- Consultative Nonselling
In today’s ultra-competitive marketplace, the old way of hammering home the benefits of a product is not enough. Instead of constantly pitching your products as the best and brightest, show clients you are a trusted advisor who has their best interests at heart. In some cases, this can even mean challenging their point of view. Of course, this should be done tactfully, and it requires the patience to hear them out, but being a consultant means you’re focused on their long-term best interests, not the quick fix. Above all, buyers will appreciate your honesty.
- Problem Solving
One of the biggest changes in the sales industry has been a shift of mindset. Where the old way featured sellers convincing buyers to make a sale, today’s sellers should see themselves as problem solvers over salespeople. This means working toward a result that is less about exchanging goods and services for money and more about removing barriers and providing solutions. Problem solving is a longer-term commitment that places the client’s needs above the seller’s needs. That primacy will always show through to buyers, resulting in stronger relationships and longer-term wins.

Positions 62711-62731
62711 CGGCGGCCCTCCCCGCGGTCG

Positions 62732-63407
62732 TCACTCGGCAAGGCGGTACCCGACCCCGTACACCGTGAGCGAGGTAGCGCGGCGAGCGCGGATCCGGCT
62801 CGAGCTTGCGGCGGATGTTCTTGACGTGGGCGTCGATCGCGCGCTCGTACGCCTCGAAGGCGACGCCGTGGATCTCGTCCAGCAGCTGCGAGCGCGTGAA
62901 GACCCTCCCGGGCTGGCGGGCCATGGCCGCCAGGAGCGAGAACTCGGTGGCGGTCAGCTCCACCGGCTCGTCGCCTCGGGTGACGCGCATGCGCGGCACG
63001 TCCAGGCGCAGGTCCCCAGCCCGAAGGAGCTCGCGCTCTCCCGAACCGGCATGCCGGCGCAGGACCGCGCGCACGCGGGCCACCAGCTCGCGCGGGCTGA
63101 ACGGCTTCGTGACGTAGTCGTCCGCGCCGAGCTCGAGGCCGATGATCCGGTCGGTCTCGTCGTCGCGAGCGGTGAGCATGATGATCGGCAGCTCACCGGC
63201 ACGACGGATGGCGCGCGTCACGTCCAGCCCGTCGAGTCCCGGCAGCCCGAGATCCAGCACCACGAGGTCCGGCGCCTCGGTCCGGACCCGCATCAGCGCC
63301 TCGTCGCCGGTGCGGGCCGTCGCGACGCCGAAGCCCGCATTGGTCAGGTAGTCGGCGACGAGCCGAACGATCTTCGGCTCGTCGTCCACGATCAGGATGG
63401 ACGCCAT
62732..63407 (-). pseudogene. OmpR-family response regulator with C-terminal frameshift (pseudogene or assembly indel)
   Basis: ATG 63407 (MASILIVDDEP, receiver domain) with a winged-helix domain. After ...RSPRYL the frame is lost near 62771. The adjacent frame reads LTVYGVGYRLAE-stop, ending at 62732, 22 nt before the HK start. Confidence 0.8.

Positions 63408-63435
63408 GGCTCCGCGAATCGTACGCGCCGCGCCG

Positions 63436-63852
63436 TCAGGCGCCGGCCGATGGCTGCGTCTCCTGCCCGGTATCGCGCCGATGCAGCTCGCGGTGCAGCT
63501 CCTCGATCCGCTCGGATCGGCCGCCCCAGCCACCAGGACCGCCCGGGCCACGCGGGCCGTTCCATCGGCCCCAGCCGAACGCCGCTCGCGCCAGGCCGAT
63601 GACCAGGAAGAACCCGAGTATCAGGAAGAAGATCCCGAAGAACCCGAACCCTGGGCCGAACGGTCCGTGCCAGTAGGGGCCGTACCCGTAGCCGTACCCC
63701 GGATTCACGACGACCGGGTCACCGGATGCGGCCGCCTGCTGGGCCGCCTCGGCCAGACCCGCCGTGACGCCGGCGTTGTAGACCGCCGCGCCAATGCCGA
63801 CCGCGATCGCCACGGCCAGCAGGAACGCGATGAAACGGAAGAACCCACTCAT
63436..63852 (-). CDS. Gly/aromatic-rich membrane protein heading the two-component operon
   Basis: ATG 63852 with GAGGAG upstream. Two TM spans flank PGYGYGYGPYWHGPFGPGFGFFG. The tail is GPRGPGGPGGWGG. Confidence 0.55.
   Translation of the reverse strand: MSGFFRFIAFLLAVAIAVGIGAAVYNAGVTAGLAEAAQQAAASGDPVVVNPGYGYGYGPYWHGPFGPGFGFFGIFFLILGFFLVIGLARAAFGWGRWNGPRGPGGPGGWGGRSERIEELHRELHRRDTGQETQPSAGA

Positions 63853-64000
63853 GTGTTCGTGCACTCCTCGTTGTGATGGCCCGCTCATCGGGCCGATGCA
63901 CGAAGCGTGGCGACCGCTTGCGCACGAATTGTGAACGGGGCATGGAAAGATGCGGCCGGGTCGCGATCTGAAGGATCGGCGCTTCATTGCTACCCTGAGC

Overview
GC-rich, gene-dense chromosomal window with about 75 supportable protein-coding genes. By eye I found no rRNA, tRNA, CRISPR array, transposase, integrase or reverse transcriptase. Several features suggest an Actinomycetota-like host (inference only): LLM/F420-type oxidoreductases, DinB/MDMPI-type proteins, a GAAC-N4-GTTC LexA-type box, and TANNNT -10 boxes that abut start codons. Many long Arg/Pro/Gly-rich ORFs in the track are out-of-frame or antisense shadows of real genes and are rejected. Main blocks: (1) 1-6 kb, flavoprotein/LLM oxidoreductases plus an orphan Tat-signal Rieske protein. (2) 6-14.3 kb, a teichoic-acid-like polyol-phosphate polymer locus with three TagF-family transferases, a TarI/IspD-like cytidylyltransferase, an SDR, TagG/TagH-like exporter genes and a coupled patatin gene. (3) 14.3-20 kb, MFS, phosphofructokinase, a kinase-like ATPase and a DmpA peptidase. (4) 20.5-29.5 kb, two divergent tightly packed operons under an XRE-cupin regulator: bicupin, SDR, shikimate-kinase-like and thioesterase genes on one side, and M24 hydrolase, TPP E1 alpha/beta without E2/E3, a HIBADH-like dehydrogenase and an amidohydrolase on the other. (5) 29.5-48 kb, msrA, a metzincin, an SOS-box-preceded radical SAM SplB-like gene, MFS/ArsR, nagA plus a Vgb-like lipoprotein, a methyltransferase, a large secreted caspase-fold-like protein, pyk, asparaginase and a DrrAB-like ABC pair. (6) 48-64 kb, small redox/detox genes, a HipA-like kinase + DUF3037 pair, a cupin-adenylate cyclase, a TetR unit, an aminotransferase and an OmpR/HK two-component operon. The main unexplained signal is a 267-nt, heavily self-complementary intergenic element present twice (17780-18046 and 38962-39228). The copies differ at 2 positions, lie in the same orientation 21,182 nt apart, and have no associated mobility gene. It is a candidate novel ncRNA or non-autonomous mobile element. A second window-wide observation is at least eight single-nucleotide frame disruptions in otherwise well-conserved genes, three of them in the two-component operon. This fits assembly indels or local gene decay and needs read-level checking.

The ability to understand another’s difficulties is critical to forming a connection. This closely relates to my earlier points about effective communication and active listening. Whether it’s sharing a similar experience or exhibiting genuine compassion for someone else’s hardship (especially in today’s environment), the ability to express empathy does not come naturally to everyone. However, it is something sellers can cultivate. One of the difficulties is being sincere, not sentimental. Sellers must learn to listen patiently and adjust their body language to make the other person comfortable. Maintain eye contact. Lean a little in their direction, especially when virtual. This shows others they have your complete attention.
In sales, there is no sure thing. Sometimes, you do everything to align the decision makers, and everyone seems enthusiastic, but they still hold off. Perhaps you sit silently and stare at a blank wall or squeeze the stress ball extra hard, but the best sellers never stay down. They pick themselves up and make calls. In and of itself, this is not going to close a deal. It’s also not going to reverse the disappointment of a loss. However, the more times you get up, the stronger you will be. Sure, you should reevaluate the process, the steps you took. But the most important step is doing it again. It might be the next call or the one after, but the best sales pros know a win is coming.